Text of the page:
There has been a changing of the guard in the NBA that has impacted college basketball for the last few years, one that’s only going to be magnified over the next two plus years.
With the era of the Big 3 sweeping the professional league, college players are finding it a little bit harder to crack NBA rosters and even more difficult to find suitable situations that not only allows them to play immediately but also be part of a winning team.
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Most of the players drafted in the last three years or so have found themselves stuck between a rock and hard place. Seeking that lucrative contract after their rookie deal, players are leaving school earlier to make some money in the sport they have spent most of their lives training to play for money. Since college doesn’t offer that – yet – the NBA makes the most sense for some.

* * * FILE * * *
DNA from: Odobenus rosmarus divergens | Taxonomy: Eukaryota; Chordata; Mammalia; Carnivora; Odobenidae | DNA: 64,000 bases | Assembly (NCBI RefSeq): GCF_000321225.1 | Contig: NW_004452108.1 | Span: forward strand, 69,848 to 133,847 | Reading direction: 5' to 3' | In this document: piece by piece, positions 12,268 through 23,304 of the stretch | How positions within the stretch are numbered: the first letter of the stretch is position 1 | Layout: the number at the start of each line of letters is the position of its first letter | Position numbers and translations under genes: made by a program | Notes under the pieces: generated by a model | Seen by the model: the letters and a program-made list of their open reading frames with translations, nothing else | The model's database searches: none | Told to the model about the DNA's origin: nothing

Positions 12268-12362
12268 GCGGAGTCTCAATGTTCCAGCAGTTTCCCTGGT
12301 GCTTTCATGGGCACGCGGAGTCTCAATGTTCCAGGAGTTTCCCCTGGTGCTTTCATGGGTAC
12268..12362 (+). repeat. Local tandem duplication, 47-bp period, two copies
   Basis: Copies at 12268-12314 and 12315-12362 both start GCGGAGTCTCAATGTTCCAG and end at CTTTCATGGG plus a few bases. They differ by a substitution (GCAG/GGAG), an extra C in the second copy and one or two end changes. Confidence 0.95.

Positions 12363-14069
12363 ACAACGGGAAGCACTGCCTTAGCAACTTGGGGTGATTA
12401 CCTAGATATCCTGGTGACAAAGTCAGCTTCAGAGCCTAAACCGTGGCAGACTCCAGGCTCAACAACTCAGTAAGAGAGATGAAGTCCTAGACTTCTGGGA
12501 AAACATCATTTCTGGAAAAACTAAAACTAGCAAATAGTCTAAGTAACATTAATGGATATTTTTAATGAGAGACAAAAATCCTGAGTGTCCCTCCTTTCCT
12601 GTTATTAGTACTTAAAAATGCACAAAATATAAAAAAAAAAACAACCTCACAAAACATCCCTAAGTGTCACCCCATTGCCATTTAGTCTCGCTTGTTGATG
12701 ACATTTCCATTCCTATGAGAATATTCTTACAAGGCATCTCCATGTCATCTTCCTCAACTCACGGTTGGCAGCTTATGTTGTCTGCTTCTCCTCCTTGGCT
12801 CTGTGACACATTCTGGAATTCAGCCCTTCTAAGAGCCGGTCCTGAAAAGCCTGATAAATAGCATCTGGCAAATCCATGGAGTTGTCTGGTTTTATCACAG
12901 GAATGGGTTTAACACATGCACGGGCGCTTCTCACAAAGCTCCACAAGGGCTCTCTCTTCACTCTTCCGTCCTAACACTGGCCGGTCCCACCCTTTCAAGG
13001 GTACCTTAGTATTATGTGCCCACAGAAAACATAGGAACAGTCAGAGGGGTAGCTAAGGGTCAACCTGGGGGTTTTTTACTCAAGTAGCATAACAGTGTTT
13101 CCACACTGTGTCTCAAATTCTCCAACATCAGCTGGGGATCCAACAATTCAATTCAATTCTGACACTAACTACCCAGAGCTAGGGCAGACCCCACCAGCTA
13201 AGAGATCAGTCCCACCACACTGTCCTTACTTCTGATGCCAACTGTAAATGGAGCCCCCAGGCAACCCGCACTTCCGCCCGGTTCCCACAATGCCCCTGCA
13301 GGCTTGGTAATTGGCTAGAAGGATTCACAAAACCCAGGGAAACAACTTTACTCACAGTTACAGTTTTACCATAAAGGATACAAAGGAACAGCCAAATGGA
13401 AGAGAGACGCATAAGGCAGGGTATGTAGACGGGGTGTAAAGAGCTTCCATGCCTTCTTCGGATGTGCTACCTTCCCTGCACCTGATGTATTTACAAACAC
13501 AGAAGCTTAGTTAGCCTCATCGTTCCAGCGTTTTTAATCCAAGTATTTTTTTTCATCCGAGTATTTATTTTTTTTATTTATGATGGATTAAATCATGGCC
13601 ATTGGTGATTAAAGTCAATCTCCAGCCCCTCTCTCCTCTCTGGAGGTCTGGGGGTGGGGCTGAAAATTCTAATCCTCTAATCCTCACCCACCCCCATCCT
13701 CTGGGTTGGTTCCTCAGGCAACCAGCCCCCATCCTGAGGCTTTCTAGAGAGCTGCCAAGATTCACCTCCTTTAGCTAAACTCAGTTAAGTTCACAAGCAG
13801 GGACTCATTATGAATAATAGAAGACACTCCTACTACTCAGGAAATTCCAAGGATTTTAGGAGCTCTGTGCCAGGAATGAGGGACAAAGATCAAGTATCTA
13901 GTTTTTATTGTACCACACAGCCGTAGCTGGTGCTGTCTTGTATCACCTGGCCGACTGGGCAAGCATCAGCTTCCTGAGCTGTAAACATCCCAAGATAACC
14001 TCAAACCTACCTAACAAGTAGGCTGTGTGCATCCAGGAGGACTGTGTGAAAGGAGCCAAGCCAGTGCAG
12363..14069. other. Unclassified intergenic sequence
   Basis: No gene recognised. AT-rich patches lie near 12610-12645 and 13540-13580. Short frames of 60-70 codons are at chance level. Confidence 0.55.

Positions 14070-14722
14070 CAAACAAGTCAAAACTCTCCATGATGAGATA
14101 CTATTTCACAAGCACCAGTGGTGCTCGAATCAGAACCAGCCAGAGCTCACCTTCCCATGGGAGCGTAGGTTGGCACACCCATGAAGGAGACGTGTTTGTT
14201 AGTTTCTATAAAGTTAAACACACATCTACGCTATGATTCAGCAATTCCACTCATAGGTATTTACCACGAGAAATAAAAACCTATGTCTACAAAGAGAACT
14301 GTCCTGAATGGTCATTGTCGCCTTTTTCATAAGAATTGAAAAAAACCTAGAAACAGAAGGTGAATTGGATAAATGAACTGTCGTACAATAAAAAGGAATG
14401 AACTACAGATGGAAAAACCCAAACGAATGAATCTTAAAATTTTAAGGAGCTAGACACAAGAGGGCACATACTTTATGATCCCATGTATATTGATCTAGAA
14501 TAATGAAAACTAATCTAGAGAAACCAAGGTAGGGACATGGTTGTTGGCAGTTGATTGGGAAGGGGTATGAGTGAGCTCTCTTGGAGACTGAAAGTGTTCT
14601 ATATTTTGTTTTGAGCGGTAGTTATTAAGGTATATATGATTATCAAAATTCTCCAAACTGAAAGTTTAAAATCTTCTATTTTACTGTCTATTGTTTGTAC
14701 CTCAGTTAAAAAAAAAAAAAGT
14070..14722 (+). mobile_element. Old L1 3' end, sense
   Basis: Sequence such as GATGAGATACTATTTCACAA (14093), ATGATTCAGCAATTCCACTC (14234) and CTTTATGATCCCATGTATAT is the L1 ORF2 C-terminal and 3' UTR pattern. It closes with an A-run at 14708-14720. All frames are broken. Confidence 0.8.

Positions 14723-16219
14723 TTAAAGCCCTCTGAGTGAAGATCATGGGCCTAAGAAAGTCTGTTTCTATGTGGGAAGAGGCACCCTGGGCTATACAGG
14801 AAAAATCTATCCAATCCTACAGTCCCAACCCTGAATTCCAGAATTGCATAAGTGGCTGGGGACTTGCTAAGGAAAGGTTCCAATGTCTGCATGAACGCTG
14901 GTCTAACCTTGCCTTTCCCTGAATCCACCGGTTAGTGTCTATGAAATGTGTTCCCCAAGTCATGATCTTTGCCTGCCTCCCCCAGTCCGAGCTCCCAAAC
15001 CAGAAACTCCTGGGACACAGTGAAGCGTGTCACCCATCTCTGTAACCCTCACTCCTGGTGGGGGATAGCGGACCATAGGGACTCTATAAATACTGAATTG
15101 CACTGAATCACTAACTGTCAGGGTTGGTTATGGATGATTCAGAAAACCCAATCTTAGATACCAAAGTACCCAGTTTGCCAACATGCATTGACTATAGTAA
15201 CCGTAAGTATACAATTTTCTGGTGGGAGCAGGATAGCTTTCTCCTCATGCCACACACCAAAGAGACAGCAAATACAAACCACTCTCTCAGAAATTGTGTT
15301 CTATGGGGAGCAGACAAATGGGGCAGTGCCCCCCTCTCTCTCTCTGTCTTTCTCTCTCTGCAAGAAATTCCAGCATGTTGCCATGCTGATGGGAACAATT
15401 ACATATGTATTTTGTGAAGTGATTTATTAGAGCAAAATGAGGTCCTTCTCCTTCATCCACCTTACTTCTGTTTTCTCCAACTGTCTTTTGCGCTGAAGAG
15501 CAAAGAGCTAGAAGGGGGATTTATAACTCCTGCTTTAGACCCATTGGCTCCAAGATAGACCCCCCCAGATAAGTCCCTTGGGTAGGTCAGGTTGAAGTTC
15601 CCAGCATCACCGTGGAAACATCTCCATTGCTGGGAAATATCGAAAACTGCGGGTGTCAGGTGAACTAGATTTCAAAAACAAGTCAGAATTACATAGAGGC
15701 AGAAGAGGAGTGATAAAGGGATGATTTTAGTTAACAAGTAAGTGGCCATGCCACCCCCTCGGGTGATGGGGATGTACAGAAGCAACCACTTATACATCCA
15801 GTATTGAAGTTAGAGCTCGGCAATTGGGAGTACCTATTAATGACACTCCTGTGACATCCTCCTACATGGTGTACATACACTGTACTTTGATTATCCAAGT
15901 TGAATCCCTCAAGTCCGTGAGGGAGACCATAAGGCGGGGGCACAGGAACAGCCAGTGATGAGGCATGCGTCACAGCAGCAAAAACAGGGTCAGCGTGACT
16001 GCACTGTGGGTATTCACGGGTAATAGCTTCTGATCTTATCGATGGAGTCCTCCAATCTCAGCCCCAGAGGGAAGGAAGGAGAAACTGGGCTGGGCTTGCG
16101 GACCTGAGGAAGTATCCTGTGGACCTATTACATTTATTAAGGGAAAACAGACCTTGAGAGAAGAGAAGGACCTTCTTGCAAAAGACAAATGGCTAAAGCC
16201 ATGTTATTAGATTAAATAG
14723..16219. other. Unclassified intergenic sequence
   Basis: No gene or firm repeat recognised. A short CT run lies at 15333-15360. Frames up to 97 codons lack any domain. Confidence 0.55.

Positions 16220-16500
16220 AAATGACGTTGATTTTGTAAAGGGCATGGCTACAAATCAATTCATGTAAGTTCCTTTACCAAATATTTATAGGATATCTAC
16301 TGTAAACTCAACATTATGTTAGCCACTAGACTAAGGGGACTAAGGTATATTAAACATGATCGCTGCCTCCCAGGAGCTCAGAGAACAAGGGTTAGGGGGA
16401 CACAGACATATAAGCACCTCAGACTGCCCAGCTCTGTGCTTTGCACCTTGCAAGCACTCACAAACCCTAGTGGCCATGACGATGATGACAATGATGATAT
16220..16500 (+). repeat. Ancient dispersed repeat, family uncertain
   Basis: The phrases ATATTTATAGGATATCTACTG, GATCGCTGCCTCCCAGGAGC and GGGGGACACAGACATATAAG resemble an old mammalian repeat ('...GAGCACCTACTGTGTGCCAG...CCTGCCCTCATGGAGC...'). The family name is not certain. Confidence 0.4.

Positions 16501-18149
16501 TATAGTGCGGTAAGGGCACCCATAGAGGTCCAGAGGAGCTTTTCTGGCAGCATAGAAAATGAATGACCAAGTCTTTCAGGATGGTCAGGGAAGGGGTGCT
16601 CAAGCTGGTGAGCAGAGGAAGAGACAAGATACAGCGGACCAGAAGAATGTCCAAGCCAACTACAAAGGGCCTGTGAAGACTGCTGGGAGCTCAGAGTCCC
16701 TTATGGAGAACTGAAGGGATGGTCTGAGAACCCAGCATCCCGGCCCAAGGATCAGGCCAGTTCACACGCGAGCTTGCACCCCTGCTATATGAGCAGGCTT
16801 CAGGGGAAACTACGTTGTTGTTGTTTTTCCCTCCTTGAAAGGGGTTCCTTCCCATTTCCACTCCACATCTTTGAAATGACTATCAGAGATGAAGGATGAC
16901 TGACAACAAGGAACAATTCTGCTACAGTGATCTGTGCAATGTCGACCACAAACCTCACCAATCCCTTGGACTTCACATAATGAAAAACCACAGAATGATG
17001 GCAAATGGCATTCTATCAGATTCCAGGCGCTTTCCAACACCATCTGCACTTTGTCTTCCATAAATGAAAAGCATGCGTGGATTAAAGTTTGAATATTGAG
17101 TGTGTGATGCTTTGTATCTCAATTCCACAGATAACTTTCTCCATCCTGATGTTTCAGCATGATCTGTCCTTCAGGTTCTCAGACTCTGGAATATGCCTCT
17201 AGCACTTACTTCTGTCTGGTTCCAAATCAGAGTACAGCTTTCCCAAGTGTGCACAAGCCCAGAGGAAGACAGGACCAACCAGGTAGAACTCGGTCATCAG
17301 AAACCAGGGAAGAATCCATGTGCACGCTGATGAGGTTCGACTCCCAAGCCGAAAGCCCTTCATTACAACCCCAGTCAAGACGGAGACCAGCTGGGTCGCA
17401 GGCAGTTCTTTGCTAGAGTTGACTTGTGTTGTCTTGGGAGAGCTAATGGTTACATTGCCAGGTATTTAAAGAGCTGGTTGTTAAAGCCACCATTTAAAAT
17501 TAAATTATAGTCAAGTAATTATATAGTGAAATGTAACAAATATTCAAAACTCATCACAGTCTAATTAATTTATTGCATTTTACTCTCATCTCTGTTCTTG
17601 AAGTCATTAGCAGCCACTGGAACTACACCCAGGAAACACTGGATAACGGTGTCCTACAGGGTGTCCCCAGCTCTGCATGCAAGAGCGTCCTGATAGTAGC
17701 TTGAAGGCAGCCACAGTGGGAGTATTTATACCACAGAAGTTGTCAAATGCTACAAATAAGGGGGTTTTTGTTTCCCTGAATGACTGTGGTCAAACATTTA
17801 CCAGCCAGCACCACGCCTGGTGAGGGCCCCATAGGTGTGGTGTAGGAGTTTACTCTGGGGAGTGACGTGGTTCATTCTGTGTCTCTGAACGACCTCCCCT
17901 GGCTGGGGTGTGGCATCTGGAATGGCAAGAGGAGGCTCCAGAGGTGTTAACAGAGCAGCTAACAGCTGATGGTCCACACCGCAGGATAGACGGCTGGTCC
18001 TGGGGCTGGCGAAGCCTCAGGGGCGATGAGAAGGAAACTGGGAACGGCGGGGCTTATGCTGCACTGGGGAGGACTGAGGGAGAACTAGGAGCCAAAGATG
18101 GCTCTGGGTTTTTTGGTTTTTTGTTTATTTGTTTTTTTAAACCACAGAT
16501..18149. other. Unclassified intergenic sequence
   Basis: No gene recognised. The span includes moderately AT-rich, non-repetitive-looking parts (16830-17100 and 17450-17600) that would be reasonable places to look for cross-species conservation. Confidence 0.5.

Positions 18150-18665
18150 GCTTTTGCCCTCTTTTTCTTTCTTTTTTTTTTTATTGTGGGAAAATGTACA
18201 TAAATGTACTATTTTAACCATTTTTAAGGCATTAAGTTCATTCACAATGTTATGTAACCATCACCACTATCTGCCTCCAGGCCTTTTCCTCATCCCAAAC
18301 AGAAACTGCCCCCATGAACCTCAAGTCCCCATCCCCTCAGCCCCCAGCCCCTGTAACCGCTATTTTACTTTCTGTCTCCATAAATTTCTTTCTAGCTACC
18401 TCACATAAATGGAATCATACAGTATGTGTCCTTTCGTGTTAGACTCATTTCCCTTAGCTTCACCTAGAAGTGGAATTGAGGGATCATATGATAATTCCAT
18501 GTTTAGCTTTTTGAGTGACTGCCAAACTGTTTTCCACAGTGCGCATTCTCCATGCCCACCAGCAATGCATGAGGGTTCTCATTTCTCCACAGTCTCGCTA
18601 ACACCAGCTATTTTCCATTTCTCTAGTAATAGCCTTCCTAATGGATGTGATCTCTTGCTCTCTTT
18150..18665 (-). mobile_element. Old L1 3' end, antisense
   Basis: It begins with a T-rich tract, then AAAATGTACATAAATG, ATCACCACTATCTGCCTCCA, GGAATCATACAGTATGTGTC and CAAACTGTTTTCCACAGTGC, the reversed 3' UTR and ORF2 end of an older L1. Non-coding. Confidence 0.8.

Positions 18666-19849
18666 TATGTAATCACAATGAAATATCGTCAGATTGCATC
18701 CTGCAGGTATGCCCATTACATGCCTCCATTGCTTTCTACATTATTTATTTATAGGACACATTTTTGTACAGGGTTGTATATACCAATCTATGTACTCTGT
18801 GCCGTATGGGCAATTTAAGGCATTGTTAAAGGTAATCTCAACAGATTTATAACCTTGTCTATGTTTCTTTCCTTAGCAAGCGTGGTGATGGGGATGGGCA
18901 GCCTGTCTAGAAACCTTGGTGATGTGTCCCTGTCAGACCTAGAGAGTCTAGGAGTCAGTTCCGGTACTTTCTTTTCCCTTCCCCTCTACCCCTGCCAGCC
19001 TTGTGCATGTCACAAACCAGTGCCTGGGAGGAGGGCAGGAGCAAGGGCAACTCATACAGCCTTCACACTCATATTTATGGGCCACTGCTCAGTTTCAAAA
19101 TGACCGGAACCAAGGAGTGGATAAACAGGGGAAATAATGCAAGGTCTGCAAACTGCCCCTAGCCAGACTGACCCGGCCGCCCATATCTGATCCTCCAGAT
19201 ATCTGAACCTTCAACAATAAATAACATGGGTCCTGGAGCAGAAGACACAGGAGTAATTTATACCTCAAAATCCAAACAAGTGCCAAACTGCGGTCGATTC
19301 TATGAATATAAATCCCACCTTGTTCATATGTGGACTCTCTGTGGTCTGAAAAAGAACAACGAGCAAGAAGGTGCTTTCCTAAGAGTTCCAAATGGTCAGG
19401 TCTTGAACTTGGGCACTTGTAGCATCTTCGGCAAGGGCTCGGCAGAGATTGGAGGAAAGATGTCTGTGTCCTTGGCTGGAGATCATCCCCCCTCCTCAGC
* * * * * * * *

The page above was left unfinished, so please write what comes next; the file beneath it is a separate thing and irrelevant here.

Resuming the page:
However, unless these college players are almost guaranteed to be first-round picks, they have it harder and harder to crack the rotation or just be drafted. If they are drafted and it’s not in the first round, they’re really floating around waiting for somebody to take the chance on them.
This is going to be even more difficult over the next few years as the NBA’s salary cap explodes beyond proportion, allowing teams to overspend without the risk of the dreaded luxury tax.
Here, I try to break it down into categories that will elaborate on just how much this salary cap boom can and will likely impact all college players looking for a home in the NBA, including the lucrative one-and-dones that have taken over the draft process in the last decade.